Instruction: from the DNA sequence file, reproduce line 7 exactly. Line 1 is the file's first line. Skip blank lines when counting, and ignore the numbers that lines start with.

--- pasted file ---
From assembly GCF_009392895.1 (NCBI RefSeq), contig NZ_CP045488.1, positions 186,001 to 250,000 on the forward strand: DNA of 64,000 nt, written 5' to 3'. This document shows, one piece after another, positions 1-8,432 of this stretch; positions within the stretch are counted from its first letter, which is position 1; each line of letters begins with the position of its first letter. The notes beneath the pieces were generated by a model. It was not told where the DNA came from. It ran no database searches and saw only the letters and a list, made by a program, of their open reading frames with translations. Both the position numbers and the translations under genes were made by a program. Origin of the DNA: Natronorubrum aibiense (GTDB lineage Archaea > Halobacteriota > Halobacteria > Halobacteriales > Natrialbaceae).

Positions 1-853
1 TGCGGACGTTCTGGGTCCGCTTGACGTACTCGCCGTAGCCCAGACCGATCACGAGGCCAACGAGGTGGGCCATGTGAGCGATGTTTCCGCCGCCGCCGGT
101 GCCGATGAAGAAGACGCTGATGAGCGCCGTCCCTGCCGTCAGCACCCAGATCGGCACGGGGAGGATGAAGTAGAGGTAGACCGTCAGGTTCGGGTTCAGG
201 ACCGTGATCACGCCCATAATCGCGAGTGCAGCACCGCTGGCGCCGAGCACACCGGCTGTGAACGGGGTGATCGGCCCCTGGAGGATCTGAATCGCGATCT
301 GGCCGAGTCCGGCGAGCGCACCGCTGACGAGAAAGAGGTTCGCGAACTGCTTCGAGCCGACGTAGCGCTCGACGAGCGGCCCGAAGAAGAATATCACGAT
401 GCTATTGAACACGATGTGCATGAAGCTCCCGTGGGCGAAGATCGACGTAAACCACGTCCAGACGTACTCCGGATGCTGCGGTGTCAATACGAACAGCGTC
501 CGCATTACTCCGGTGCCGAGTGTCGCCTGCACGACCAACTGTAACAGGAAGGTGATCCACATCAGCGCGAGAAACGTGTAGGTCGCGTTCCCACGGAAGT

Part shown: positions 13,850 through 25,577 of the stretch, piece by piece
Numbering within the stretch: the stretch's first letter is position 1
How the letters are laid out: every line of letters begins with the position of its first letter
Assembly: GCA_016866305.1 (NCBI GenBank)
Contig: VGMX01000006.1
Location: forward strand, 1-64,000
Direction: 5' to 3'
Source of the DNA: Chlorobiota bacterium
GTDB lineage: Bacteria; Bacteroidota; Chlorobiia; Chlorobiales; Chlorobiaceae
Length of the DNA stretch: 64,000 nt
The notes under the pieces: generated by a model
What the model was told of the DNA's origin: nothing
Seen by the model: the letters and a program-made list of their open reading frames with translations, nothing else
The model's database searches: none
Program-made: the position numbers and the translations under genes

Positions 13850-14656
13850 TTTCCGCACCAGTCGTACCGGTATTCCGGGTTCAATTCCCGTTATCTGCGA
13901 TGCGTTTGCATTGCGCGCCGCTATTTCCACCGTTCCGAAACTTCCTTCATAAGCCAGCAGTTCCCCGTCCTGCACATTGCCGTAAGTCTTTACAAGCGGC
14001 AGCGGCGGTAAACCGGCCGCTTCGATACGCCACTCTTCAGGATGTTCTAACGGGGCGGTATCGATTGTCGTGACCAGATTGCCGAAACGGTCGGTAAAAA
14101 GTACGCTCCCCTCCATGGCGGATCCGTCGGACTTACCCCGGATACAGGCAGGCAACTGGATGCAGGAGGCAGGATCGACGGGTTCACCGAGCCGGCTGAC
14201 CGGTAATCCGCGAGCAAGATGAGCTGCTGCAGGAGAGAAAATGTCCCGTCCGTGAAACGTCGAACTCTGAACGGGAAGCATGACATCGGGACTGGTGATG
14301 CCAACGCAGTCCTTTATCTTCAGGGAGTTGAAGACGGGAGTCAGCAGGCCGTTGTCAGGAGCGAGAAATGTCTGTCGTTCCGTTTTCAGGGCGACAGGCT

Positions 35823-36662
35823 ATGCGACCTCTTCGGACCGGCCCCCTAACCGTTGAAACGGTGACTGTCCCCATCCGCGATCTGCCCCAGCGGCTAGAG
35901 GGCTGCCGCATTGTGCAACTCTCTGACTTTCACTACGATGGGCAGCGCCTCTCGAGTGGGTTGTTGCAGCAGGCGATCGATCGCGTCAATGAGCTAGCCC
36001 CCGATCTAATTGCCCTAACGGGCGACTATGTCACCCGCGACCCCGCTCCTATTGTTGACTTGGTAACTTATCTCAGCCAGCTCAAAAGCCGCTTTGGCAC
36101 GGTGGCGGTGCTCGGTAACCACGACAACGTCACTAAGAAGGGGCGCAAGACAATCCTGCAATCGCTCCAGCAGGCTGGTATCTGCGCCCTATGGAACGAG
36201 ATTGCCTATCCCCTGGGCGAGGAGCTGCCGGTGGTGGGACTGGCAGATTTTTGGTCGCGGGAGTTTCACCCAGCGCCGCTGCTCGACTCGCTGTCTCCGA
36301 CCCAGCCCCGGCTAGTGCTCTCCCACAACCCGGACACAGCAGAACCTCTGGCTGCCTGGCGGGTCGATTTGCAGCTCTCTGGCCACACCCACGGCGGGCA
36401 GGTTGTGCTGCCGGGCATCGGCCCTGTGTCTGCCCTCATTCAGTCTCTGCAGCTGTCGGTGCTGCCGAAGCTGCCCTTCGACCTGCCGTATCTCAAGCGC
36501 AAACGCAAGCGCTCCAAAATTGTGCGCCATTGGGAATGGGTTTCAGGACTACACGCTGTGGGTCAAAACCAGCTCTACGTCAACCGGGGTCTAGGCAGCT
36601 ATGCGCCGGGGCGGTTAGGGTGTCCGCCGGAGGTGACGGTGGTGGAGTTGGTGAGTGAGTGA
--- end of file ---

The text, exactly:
401 GCTATTGAACACGATGTGCATGAAGCTCCCGTGGGCGAAGATCGACGTAAACCACGTCCAGACGTACTCCGGATGCTGCGGTGTCAATACGAACAGCGTC